August 2014

Screening Cancer

Screening Cancer and What You Can Do to Prevent Cancer

 

 

What Is Cancer Screening and Who Needs It?

Cancer screening examinations help to detect cancer at its earliest, and most treatable, stages. The following Tables outlines the schedule for testing and routine screening evaluations for several cancers.

 


Women

 

Type of Exam

How Often

Breast Self-Examinations

Monthly

Breast Exam (by a health care professional)

Every 1 to 3 years; annually after age 40

Mammogram

Annually, age 40 and over

Pap Smear

Annually

Digital Rectal Fecal Occult Blood Test

Annually, age 50 and over

Flexible Sigmoidscopy

Very 5 years, age 50 and over

Total Skin Examination

Yearly



Men

Type of Exam

How Often

Testicular Self-Examination

Monthly

PSA Prostate-specific antigen) Blood Test

Annually, age 50 to 70

Digital Rectal Examination

Annually after age 40

Fecal Occult Blood Test

Annually, age 50 and over

Flexible Sigmoidscopy

Very 5 years, age 50 and over

Total Skin Examination

Yearly




Cancer Prevention Guidelines

Healthy lifestyle habits hold the key to cancer prevention. Many people think that cancer is inevitable, but for many types of cancer this is not true. Between 65% and 85% of all cancers can be prevented by simple, healthy lifestyle changes.

1. Avoid or Eliminate Use of Tobacco.

You can quit! Instead of joining the cigar and cigarette craze or holding onto this habit, try to eliminate the use of tobacco entirely. This is one of the most important ways to prevent cancers of the lung, mouth, throat, bladder, and pancreas. Chewing tobacco is just as harmful and addictive as smoking. If you need a cessation program to stop smoking, ask your doctor about it now. A program combining individual or group counseling with aids such as the nicotine patch or gum, and even antidepressants, can make it easy to become a nonsmoker.

2. Limit Sun Exposure

If you enjoy bathing in the warm glow of the sun, make sure that you do this before 10 a.m. or after 4 p.m. Be sure to apply sun screen at least 30 minutes before going out and exposing your self to direct sunlight. Be sure that you always wear a hat. Keep children under cover by having them wear a T-shirt and hat at the beach or when playing in the sun. Most people get half of their lifetime sun exposure before age 18, and only three blistering sunburns can increase your risk of skin cancer. That "healthy, sun-tan" that you may prize is often is a sign of skin damage that can result in melanoma and other skin cancers. And, remember, if you want your skin to look like leather, keep tanning your hide.

3. Limit or Avoid Excessive Alcohol Consumption

While some studies suggest that limited alcohol consumption can reduce heart attacks, there are other studies that suggest that as little as three drinks per day can increase your risk of cancer of the colon, breast, and liver as well as several other organs. If you choose to drink at all, limit your alcohol consumption to as little as possible and nor more than one or two drinks a day. Alcohol when combined with smoking, greatly increases the risk of head and neck cancer.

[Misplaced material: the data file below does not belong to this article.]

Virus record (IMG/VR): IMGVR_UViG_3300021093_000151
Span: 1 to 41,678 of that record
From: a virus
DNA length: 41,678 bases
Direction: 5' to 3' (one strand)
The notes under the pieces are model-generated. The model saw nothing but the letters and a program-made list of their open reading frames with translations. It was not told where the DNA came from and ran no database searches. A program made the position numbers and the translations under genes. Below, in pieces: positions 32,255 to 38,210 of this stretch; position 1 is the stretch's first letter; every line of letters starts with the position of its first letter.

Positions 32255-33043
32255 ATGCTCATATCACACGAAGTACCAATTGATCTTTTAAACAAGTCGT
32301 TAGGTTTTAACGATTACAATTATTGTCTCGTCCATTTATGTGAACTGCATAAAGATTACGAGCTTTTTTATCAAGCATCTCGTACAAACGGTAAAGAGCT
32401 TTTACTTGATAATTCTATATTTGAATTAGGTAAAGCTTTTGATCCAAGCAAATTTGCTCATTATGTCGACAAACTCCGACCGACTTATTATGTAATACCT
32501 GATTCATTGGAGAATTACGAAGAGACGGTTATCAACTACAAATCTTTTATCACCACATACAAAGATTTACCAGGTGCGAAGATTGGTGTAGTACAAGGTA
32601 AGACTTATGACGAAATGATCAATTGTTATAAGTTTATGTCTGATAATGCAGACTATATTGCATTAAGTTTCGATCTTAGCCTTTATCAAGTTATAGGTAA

4. Eat 5 or More Servings of Fruit and Vegetables Each Day

People who eat relatively large amounts of fruits and vegetables in their daily diet have a significantly decreased risk of developing several types of cancers. It is often easier than most people think to eat 5 or more servings of fruits and vegetables every day. Keep carrot and celery sticks on the top shelf of the refrigerator, next to a low-fat dip. A colorful bowl of apples, oranges, pears, and bananas on the kitchen counter can double as an attractive decoration and may have a lifesaving value.

5. Avoid Refined and Processed Foods and Foods High in Additives

A diet which is high in refined and processed foods often is also high in food additives, food dyes, colorings, preservatives and other chemicals. While many have been proven not to cause cancer others are still not proven. While studies showing that individual chemicals do not cause cancer there are few if any studies demonstrating what happens when specific additives and chemicals are combined. It is best to eat healthy who foods, grains and organic meats and vegetables.

 

 6. Annual Screenings Are Recommended for All Adults

Early detection provides the best opportunity for successful treatment. Your doctor has available for you a wide range of comprehensive screening and early detection services as well as healthy lifestyle programs to prevent. Some of these services include cancer risk assessment, nutrition counseling, smoking cessation, and genetic counseling and testing. It is easier than you think to fight cancer before it starts. (See Table -1 above).


Know Your Family's History of Cancer

Know Your Family's History of Cancer

Ignorance is not bliss - especially when it comes to cancer. Some cancers tend to run in families, so knowing what diseases and cancers to look for can be a very big help. If you know what you are looking for than you Self-examinations and annual cancer screening exams can be much more valuable as they can be focused and early detection can be enlisted to find and treat cancers and other diseases in their very earliest stages.